Bitcoin price history
The price of bitcoin this last week has been in the $610 to $700 range and, at the time going to press, stands at $642. One year ago the price was $210. This threefold increase is impressive. Since January 1, the price is up 50 per cent.
Bitcoin is seven years old and is capitalised at $10.15 billion. But it is still at an experimental stage with significant upgrades to its protocol that are under development. A complete failure of Bitcoin remains a possibility and after such gains many observers have expected a significant downward correction by now.
Why is the price, for now at least, proving so resilient to profit taking? Are we seeing the start of mainstream acceptance; the digital gold that many hope it will become — or is this just another speculative bubble? What are the demand and supply forces that are supporting the long-term bull market in bitcoin? And what are the threats that could put the bears in control and bring the price back down? I, Lance Nelson, address these questions here, but for more on this topic you can find me co-hosting Bulgaria Now Podcast www.bulgarianow.bg where, in special bitcoin episodes, I talk to others in the bitcoin space.
The underserved and government subsidy of Bitcoin via regulations
The underlying real-world use cases for Bitcoin are alive and growing. It’s useful to understand what these are and the role they place to underpin usage, and therefore, bitcoin’s market price.
At the moment, the bitcoin price is supported by government regulations. The collapse of the bitcoin price after the closure of the Silk Road market place provides good evidence to this theory. Government backed censorship on financial transactions means there’s a large section of the economy that needs fungible electronic cash.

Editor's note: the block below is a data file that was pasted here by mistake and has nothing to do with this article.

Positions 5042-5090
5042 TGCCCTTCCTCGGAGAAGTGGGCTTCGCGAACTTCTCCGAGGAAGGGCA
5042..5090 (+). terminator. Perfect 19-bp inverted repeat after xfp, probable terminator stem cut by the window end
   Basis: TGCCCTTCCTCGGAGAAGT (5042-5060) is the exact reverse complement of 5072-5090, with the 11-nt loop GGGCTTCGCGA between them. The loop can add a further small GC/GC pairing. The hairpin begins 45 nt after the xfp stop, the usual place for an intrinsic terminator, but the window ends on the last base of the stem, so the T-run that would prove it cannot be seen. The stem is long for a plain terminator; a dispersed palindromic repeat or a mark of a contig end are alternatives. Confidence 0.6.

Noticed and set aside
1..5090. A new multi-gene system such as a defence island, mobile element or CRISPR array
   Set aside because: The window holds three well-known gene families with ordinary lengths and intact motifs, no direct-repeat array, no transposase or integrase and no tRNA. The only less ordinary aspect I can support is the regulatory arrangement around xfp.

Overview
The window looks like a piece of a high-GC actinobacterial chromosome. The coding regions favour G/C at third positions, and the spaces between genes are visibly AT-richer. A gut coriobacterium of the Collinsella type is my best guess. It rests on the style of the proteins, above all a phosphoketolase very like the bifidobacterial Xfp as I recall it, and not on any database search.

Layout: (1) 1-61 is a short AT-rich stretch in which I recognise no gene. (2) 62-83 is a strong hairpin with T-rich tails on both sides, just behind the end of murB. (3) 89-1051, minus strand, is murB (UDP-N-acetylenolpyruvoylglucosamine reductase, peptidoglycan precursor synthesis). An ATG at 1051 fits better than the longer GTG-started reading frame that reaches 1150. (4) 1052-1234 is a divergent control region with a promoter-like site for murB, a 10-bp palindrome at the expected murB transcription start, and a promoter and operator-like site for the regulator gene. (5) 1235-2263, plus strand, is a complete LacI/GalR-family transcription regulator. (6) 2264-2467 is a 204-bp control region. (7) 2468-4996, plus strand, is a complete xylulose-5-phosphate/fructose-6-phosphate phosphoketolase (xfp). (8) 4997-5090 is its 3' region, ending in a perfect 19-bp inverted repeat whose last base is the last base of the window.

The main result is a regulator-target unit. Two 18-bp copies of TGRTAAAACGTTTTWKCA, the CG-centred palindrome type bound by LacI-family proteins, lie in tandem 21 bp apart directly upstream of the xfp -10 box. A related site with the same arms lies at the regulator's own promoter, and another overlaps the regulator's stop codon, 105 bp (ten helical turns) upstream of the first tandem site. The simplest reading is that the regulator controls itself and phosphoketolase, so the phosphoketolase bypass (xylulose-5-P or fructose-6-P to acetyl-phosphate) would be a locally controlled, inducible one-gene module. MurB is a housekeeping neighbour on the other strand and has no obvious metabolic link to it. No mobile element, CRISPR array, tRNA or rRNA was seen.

The almost full recovery in bitcoin’s price since then has been alongside the emergence of new dark markets. Once again, bitcoin is the currency of choice for illicit online purchases.
The underserved are forced into using bitcoin, and in increasing numbers. Take, for example, countries such as Venezuela, Zimbabwe, Brazil and Argentina. They have political instability and are prone to printing money and causing high inflation. If currency controls are imposed, then it’s the dollar that becomes the preferred currency of trade. But as they trust lose trust in their country’s currency, they are using bitcoin to trade and transmit money across borders.
While governments continue to enforce KYC “know your customer” and AML “anti-money laundering” regulations, most existing banks are in denial and will struggle to adapt to the disruptive nature of bitcoin. After all, their business model is both protected and constrained by these rules.
Regulations, along with the war on drugs, means that there are people in the developed world who use bitcoin to serve their needs. Then there are a further two billion people in the world who have no bank account. Bitcoin is ready to serve them as mobile device ownership spreads to this group.
Part of what makes bitcoin valuable is the finite supply of 21 million bitcoin. The creator of bitcoin, Satoshi Nakamoto, did a clever thing, he programmed into the code that after every 210 000 blocks the mining reward would be cut in half.
On Saturday July 10, at about 6pm (GMT+2 time see www.thehalvening.com), the block subsidy on block 420 000, for only the second time ever, is cut in half from 25 bitcoin to 12.5 bitcoin. The community refers this to as “The Halvening”. A successful glitch-free halving event will help prove that bitcoin has a future.
The old finance saying is that you buy the rumour and sell the news could apply to bitcoin right now. Naturally, many people are excited about what the halving means for the network.